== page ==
One of the long-term themes that we have discussed at length is the strength of Asian balance sheets and how this manifests into a growing dividend culture among corporates with substantial cash hoards. While these companies steal the limelight, there are also a growing number that stay under the radar while trying to succeed through unconventional means. Sadly, this is further fuelled by a new breed of analysts whose imagination doesn’t stretch beyond quarterly forecasts and analysis that mirrors company guidance. Over the past decade, cases of accounting manipulation have multiplied, and this year, the proportion of value destroyers in Asia has also reached an all-time high of 38%. In the current low-return environment, avoiding such accounting blow-ups overwhelms all other considerations. With capital preservation becoming the focus, we create our earnings-quality and balance-sheet-quality risk scores, using ideas from the CLSA U Blue Book on forensic accounting, titled Financial fingerprints.
This report highlights two sets of scores including the earnings-quality risk score (EQRS) and balance-sheet-quality risk score (BQRS), which use 10 financial indicators each to identify issues related to earnings and balancesheet quality. Our backtests show that companies with high EQRS scores have underperformed by 7% per annum since 2000, while those with high BQRS have underperformed by 18% per annum.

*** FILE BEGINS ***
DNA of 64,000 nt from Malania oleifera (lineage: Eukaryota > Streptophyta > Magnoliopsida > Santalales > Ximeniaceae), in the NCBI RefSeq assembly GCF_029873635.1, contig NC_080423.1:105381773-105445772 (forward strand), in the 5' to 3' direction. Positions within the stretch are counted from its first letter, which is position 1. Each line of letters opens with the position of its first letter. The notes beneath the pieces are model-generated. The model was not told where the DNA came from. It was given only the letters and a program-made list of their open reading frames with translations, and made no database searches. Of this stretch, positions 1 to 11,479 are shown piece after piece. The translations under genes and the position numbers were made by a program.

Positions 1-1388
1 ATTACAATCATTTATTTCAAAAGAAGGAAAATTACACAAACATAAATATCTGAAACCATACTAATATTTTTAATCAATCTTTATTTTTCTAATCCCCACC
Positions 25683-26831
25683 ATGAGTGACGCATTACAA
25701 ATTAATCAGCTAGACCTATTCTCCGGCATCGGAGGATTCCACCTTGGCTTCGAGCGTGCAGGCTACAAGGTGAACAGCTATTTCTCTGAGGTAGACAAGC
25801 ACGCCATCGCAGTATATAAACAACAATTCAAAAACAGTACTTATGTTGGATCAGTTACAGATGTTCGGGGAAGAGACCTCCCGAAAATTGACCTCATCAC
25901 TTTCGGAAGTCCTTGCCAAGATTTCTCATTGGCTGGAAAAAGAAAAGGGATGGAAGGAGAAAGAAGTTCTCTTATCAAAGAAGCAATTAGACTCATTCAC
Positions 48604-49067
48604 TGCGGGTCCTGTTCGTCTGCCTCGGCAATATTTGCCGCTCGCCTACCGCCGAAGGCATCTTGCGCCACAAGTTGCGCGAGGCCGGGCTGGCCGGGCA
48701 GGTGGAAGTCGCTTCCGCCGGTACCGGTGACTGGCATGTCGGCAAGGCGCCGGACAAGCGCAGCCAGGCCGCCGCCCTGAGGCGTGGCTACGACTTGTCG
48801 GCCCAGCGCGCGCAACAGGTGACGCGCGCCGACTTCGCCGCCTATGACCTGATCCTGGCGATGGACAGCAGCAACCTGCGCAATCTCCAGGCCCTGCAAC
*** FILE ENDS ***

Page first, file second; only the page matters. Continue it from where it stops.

Ownership issues add to the complexity as Asia is marred by an unusually high insider-holding ratio (53% on average), which could lead to numerous instances of related-party transactions as majority shareholders retain strong management control. High government ownership is also common, and while such companies are less likely to enter bankruptcy, they are dominated by value destroyers.
Companies flagged under the EQRS score are:
- Olam (SG), "Consistently negative FCF with high debt"
- Gamuda (MY), "Companies with rising inventory days"
- Yanlord (SG)
- Yinson (MY)
AirAsia (MY) was flagged under the BQRS score.
Separately, companies flagged under a single criteria where:
- Noble Group (SG), "Companies with diverging profit and cashflow"
- Petronas Chemicals, "Capex indiscipline"
- Sembcorp Ind (SG), "Dividends funded through debt"
- Maxis (MY), "High and rising leverage"
- Malaysia Airports (MY), "Value destroyers with high government ownership"
- Golden Agri (SG), "Value destroyers with high insider holding, low independence"
- SapuraKen (MY), "Key management changes over last one year"
Needless to say, a single indicator might not mean that much, the company has to be analysed in its totality. Also, the above companies are from the universe that CLSA tracks, in general the larger listed companies in Asia. The fact that a company is not mentioned doesn't mean anything, CLSA might not track it.